As cyber threats escalate in volume, diversity, and complexity, organizations find it increasingly difficult to equip their security operations centers (SOCs) with the necessary high-skilled professionals and tools. In response, Managed Detection and Response providers offer services tailored to bolster cybersecurity posture and reduce risk.

According to a report from Gartner, Emerging Tech: Security — Adoption Growth Insights for Managed Detection and Response MDR mindshare has continued to increase by double digits year over year, and strong MDR demand continues regardless of industry size and vertical. In another research, Gartner predicts that by 2025, 50% of organizations will use MDR service monitoring, threat detection, and response.

However, there are over 300 MDR providers, making it challenging for security leaders to determine which service is best suited for their environment.

                 

How does MDR service work?

Managed Detection and Response service providers deploy their technology stack in the customer environment and drive integration with existing technologies. Each provider's stack is different, but most include SIEM capability to aggregate and correlate security data.

  • Some MDR providers use a fine-tuned commercial SIEM that is either bundled with the MDR service or a pre-existing SIEM in customer environments.
  • Other MDR providers use their own proprietary SIEM-like tool that offers similar functionality.

Although SIEMs offer a centralized repository for alert correlation and curation, ingesting all the data across the environment into a SIEM can be expensive and may not scale for every organization.

Managed Detection and Response services typically include:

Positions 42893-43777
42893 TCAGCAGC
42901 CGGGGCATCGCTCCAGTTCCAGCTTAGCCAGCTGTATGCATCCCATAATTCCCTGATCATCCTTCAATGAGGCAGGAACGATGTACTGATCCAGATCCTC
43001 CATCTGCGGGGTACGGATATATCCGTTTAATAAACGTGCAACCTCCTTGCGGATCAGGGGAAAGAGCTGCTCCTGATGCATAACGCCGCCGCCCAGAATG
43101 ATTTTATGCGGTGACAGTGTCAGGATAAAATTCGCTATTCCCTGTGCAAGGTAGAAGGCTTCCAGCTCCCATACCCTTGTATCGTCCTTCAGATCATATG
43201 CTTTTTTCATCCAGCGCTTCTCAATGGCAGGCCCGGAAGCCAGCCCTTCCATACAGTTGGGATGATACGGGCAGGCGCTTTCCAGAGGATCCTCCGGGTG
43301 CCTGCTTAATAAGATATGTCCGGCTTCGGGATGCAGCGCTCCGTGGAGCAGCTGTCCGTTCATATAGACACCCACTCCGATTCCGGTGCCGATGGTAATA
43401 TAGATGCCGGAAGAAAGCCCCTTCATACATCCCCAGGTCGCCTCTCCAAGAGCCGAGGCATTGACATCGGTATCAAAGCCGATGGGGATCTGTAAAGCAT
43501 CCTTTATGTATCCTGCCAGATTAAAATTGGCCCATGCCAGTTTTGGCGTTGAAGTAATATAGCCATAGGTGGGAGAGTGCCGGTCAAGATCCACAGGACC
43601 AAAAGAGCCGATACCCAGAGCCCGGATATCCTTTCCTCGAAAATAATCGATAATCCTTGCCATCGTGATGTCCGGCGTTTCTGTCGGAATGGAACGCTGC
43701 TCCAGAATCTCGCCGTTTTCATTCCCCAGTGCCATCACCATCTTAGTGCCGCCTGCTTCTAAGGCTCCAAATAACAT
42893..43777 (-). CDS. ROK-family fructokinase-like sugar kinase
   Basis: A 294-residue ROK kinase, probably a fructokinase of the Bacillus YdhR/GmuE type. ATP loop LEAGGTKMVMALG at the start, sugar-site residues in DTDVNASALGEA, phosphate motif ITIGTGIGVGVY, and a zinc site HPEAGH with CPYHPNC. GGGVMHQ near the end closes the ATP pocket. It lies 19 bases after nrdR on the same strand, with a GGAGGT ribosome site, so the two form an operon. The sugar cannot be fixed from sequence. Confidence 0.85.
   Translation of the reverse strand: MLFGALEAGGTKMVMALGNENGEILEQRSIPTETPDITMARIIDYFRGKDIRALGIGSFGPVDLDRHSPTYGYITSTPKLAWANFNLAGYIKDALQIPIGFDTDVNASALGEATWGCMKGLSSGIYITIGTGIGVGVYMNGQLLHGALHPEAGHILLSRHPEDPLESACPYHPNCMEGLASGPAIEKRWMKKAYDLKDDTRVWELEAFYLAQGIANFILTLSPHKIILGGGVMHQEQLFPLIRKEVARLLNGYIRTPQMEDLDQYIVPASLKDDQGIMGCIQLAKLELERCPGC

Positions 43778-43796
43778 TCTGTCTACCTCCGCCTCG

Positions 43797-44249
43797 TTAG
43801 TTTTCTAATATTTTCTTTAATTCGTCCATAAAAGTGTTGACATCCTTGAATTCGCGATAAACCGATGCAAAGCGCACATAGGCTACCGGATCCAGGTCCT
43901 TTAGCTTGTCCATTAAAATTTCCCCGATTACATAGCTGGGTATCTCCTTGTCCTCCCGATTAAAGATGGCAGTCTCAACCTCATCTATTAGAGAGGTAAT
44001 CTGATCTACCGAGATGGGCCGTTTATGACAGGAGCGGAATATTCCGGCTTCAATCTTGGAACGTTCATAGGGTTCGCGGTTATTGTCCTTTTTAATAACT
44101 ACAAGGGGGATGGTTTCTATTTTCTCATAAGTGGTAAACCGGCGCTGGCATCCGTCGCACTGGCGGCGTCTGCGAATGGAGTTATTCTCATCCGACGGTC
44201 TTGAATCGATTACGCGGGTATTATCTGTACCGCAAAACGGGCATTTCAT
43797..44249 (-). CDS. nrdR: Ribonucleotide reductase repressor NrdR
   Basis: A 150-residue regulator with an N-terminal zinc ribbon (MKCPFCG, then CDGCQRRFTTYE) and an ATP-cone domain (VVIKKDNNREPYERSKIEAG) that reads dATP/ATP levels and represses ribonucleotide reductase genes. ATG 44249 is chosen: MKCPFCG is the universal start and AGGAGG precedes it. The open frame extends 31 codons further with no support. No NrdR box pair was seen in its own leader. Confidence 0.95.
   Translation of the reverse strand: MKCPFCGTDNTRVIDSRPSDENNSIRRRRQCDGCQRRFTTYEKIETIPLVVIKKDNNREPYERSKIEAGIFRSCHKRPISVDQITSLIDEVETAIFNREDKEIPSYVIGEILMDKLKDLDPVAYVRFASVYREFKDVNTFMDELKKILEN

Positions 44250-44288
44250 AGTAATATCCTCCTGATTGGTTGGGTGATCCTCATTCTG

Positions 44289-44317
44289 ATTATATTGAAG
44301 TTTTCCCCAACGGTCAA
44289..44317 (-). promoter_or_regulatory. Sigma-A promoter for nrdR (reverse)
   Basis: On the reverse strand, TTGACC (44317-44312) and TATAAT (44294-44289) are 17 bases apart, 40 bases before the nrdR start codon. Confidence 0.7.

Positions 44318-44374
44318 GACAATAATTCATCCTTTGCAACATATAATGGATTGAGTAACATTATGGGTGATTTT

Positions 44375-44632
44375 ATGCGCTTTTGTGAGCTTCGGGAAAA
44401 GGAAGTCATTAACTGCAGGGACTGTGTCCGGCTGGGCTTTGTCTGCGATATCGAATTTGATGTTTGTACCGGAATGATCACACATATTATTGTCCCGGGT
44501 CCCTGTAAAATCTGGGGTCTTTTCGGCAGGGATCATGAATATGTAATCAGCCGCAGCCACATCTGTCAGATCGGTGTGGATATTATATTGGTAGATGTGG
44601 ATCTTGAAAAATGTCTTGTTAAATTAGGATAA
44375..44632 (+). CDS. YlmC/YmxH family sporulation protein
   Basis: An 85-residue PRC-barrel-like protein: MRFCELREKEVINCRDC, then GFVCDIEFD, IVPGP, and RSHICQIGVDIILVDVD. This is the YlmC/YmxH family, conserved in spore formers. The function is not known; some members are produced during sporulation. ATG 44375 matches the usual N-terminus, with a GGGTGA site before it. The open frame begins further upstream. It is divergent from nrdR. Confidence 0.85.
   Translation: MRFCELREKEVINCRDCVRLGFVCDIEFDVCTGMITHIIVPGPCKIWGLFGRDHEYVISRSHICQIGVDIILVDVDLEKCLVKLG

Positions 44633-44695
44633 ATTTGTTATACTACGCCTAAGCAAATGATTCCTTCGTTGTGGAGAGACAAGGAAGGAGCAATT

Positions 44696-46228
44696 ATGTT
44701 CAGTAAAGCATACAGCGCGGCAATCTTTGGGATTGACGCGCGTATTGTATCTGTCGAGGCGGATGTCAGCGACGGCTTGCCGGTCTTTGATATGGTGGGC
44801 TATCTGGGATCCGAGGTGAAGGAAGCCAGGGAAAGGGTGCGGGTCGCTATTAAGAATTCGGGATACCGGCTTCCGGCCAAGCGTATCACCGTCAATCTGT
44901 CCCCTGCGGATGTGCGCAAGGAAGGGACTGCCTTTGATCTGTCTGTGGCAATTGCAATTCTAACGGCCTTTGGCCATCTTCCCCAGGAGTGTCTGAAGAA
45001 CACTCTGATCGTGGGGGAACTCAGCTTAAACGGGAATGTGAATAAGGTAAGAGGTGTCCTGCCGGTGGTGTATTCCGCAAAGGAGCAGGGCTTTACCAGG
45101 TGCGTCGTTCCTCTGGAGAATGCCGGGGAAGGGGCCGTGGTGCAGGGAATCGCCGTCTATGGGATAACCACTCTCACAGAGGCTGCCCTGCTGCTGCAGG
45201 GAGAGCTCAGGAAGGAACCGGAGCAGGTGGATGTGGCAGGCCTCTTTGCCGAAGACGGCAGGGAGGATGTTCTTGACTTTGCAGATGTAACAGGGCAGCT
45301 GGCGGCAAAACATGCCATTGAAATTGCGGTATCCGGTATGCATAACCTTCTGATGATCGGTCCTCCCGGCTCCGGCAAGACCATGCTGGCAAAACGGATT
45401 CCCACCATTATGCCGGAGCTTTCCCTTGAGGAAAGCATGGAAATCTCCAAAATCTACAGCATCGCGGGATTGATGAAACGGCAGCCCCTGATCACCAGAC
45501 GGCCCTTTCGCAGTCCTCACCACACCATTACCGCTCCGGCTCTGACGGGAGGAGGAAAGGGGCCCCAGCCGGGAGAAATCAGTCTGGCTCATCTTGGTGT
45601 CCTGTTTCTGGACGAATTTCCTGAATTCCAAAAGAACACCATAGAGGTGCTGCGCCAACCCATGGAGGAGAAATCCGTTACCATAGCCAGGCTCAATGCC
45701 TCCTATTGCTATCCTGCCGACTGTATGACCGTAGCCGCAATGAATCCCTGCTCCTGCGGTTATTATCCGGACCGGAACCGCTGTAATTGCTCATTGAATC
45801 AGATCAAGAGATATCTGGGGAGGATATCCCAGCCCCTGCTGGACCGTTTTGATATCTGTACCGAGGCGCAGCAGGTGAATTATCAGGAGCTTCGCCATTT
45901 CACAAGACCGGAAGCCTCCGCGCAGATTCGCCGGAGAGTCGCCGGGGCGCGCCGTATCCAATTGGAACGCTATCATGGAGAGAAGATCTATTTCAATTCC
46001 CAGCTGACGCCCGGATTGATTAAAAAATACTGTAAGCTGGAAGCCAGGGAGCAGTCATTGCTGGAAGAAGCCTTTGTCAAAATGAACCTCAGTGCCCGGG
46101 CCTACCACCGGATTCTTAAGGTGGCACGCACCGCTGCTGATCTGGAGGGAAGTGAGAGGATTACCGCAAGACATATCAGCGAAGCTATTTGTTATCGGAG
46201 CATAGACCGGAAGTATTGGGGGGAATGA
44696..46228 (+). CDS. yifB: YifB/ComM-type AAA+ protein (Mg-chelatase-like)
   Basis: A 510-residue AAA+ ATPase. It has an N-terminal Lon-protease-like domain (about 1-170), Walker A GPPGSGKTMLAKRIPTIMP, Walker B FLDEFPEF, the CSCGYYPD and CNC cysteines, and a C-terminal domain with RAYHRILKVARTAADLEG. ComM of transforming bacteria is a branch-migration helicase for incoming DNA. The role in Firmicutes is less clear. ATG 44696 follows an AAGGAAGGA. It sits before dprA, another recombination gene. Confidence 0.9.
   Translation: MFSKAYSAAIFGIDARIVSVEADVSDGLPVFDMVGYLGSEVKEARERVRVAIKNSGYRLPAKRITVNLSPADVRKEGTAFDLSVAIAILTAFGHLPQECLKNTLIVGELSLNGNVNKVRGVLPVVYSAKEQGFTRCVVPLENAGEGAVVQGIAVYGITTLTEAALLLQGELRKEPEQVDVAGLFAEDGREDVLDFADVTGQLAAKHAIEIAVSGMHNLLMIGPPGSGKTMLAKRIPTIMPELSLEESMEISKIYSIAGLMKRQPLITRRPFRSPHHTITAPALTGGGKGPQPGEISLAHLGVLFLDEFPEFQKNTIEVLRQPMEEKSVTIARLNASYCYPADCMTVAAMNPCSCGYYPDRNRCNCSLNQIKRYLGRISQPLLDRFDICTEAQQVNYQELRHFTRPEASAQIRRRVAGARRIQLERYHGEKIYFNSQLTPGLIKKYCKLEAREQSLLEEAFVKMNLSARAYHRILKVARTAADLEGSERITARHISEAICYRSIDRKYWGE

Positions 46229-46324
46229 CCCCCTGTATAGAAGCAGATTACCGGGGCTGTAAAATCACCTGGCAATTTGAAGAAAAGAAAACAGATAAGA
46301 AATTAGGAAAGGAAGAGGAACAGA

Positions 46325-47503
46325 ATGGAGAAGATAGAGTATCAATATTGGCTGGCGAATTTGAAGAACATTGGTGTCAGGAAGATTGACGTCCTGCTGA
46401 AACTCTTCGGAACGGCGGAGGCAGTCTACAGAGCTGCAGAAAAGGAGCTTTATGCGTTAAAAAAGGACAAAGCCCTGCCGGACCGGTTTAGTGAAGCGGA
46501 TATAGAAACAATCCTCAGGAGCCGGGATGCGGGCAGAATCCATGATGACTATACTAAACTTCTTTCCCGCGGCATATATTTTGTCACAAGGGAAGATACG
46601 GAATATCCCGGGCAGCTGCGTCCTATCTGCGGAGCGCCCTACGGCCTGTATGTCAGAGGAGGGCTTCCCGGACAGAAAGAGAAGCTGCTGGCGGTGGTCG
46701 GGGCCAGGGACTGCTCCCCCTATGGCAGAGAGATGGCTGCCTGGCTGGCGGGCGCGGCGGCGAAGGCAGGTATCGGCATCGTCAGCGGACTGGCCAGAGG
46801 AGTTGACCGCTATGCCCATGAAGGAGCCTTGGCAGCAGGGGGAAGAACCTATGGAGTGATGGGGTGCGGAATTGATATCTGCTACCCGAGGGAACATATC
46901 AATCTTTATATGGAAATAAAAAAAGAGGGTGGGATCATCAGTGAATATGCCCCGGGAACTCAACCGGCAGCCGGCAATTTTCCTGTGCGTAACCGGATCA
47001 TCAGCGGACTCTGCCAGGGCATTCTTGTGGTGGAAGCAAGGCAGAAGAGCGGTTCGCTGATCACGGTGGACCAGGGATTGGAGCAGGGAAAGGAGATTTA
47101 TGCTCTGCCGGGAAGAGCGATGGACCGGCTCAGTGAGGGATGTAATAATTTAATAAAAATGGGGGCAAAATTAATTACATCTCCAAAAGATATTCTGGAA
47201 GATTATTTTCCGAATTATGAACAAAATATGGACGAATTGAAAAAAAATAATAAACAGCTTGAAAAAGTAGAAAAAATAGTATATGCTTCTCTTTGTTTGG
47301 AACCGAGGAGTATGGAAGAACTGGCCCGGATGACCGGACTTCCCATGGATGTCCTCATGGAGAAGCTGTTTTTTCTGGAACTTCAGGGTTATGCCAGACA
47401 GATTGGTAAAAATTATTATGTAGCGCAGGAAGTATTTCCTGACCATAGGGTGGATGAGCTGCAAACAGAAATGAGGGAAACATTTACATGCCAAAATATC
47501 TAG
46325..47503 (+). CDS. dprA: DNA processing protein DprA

• Aggregation of security data: Security telemetry is gathered across environments, including endpoints, firewalls, networks, cloud deployments, email, etc.
  • Threat detection: Alert correlation and curation, together with input from threat intel feeds and business context, help security teams determine whether anomalies and events are possible threats.
  • Threat hunting: Skilled threat hunters use the detection data to form hypotheses and look for tactics, techniques, and procedures (TTPs) commonly used by cybercriminals and threats that may bypass various security tools.
  • Investigation: Determine severity and scope of the detected threats to define next steps and response action.
  • Response: Take remedial actions to contain and minimize the impact of threats.

There are three models for MDR service adoption:

  1. Provider performs all the functions, from aggregation of security data to response.
  2. Provider performs aggregation of security data, threat detection, and threat hunting, and the in-house team works on investigation and response based on provider’s recommendation.
  3. Provider performs some response actions like host isolation and step-up authentication, while the in-house team engages in response actions (e.g., firewall rule changes and data backups.).

Irrespective of the model of adoption, to be effective in threat detection and response, the Managed Detection and Response service needs high-quality evidence derived from networks, systems, and other sources — evidence that makes it possible to reconstruct the mechanism of a breach and understand its severity and impact.